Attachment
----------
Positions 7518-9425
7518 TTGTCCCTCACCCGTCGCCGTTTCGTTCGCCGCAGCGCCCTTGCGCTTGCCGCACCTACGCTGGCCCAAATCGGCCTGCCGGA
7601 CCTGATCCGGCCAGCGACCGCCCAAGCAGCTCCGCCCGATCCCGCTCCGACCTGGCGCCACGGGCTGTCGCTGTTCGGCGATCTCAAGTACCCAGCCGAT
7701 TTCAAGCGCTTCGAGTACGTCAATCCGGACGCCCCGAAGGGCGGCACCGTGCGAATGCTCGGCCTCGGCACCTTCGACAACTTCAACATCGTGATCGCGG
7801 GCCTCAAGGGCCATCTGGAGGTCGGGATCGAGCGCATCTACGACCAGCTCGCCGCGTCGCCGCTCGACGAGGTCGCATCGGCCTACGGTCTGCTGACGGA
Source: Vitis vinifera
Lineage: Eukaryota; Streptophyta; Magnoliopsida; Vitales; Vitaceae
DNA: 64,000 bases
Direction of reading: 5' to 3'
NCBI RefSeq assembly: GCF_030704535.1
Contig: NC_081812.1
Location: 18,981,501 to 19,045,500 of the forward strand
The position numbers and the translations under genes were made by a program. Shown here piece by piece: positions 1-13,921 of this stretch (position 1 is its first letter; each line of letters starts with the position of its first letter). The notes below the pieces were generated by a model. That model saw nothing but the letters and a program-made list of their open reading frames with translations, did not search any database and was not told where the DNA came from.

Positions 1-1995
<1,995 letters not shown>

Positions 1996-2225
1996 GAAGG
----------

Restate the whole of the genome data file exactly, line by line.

Positions 7518-9425
7518 TTGTCCCTCACCCGTCGCCGTTTCGTTCGCCGCAGCGCCCTTGCGCTTGCCGCACCTACGCTGGCCCAAATCGGCCTGCCGGA
7601 CCTGATCCGGCCAGCGACCGCCCAAGCAGCTCCGCCCGATCCCGCTCCGACCTGGCGCCACGGGCTGTCGCTGTTCGGCGATCTCAAGTACCCAGCCGAT
7701 TTCAAGCGCTTCGAGTACGTCAATCCGGACGCCCCGAAGGGCGGCACCGTGCGAATGCTCGGCCTCGGCACCTTCGACAACTTCAACATCGTGATCGCGG
7801 GCCTCAAGGGCCATCTGGAGGTCGGGATCGAGCGCATCTACGACCAGCTCGCCGCGTCGCCGCTCGACGAGGTCGCATCGGCCTACGGTCTGCTGACGGA
Source: Vitis vinifera
Lineage: Eukaryota; Streptophyta; Magnoliopsida; Vitales; Vitaceae
DNA: 64,000 bases
Direction of reading: 5' to 3'
NCBI RefSeq assembly: GCF_030704535.1
Contig: NC_081812.1
Location: 18,981,501 to 19,045,500 of the forward strand
The position numbers and the translations under genes were made by a program. Shown here piece by piece: positions 1-13,921 of this stretch (position 1 is its first letter; each line of letters starts with the position of its first letter). The notes below the pieces were generated by a model. That model saw nothing but the letters and a program-made list of their open reading frames with translations, did not search any database and was not told where the DNA came from.

Positions 1-1995
<1,995 letters not shown>

Positions 1996-2225
1996 GAAGG